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Neither Nasty nor Brutish, but Short: Thomas Hobbes’ Abbreviated Translation of Aristotle’s Rhetoric

Charles McNamara

Bayerische Akademie der Wissenschaften / Thesaurus Linguae Latinae

In England, the seventeenth century was marked by an interest in the problems surrounding epistemology, from Francis Bacon’s Advancement of Learning in 1605 to John Locke’s Essay Concerning Human Understanding in 1689. Even if we might think of English authors of this period strictly as empiricist reformers, they nevertheless looked to the rhetorical texts of antiquity for inspiration. This double interest can be seen clearly in Thomas Hobbes’ compressed English translation of Aristotle’s Rhetoric. But by abbreviating and reformulating some of Aristotle’s key concepts, particularly the enthymeme, Hobbes’ translation of the Rhetoric shows his century’s growing distrust of classical methods of persuasion.

After his well-known turn to demonstrative methodology after 1630 (Remer 1992, 5-6), Hobbes compresses Aristotle’s Rhetoric, first summarizing the Greek in Latin and later publishing an English translation of this abbreviated version in 1637. Scholars have previously noted that Hobbes admires Aristotle’s rhetorical treatise: while he disparages the Politics and Aristotle’s ethical theory, he says the Rhetoric is “rare” (Harwood 2009, 2).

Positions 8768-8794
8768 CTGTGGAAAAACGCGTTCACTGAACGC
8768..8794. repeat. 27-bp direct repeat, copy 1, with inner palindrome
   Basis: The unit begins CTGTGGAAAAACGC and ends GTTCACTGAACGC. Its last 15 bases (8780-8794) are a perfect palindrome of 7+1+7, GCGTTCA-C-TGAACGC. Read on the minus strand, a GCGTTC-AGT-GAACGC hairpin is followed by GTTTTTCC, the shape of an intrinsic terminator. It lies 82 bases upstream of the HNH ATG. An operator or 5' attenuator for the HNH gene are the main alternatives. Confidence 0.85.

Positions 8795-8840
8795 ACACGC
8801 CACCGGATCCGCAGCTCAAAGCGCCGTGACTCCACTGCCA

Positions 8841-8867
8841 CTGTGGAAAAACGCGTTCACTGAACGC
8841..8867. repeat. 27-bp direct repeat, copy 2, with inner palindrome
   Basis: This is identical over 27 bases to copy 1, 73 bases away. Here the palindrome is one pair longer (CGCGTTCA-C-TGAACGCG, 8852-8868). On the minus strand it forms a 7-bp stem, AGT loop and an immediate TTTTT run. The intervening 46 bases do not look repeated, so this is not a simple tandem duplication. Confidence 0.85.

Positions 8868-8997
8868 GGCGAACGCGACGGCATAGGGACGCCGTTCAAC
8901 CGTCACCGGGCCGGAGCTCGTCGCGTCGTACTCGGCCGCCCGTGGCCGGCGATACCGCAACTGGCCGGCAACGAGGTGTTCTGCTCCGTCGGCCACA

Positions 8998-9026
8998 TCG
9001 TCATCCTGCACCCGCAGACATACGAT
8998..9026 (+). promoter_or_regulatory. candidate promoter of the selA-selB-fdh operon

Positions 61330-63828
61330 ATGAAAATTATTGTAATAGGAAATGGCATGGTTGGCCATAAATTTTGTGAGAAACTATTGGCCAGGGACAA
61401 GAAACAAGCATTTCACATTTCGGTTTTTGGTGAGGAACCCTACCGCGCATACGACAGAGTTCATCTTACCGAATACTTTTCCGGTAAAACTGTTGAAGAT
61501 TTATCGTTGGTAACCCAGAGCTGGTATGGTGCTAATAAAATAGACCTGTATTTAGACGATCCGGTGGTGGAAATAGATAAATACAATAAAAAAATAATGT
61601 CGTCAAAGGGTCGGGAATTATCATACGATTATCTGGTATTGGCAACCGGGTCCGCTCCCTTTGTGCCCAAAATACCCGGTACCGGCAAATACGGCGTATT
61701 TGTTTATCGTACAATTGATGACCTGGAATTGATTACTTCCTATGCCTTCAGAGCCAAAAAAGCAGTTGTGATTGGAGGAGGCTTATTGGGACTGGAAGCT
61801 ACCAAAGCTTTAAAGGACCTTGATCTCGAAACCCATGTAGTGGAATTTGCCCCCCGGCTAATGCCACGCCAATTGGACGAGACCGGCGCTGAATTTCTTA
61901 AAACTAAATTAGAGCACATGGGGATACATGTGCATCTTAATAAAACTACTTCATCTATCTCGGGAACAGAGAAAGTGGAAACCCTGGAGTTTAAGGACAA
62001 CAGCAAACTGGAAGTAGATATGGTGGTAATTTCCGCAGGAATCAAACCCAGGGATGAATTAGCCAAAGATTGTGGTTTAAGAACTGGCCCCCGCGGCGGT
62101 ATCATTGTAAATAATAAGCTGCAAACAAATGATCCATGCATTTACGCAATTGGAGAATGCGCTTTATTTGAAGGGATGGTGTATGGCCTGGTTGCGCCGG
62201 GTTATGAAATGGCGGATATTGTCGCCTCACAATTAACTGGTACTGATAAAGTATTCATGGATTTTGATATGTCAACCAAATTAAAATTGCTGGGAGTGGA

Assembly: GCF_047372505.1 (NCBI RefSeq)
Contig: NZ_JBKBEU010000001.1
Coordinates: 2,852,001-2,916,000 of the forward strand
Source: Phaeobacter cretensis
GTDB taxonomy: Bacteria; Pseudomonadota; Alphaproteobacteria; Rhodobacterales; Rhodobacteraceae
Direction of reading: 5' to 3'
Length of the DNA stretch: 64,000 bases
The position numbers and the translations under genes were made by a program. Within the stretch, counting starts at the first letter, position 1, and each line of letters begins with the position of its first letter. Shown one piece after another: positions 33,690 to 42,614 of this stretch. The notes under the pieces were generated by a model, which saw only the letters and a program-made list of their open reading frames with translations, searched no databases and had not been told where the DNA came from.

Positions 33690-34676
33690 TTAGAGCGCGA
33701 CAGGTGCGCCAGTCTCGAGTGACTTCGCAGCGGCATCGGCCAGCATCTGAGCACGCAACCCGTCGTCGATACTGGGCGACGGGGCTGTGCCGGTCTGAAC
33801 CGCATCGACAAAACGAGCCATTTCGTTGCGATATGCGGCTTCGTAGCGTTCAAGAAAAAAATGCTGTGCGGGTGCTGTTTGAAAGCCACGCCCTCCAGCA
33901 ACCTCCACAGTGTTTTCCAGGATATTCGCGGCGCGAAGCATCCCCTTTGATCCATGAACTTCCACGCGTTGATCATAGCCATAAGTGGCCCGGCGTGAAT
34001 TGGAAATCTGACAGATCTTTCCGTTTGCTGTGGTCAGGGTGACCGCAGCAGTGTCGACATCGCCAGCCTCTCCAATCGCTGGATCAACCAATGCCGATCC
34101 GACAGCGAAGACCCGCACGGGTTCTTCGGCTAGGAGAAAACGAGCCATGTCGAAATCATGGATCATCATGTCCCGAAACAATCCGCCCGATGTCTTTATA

Despite this admiration, however, Hobbes’ translation uses novel reformulations that appear to undercut classical rhetoric. For example, his definition of its enthymemes underscores his view of this art as a method of mere popular persuasion. Hobbes explains that “the principles of rhetorick out of which enthymemes are to be drawn; are the common opinions that men have” (I.3). This emphasis on “common opinion” does not appear in Aristotle’s original chapter. In the same chapter, moreover, Hobbes contrasts these rhetorical enthymemes with the rigor of logic, in which “certain and infallible knowledge is the scope of our proof” (ibid.). Hobbes adds his own judgment of rhetoric’s less lofty goals: “in rhetorick the principles must be common opinions … because the end of rhetorick is victory” (ibid.). No mere translation, Hobbes’ version of Aristotle’s Rhetoric inserts pointed judgments on the nature and limits of persuasion.

Other scholars have noted Hobbes’ interest in Aristotle’s Rhetoric: Quentin Skinner reports Hobbes’ attention to Aristotle’s treatise in his later work The Elements of Law, and John Harwood correctly notes that Hobbes’ text here is “neither an original work of rhetorical theory nor even a full translation of the Rhetoric” (2009, 3). Taking Hobbes’ interest in Aristotle’s text as a point of departure, I underscore Hobbes’ pointed rendering of the enthymeme and common opinions as a sign of his shifting views of persuasion and proof more generally.

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Translation and Transmission: Mediating Classical Texts in the Early Modern World

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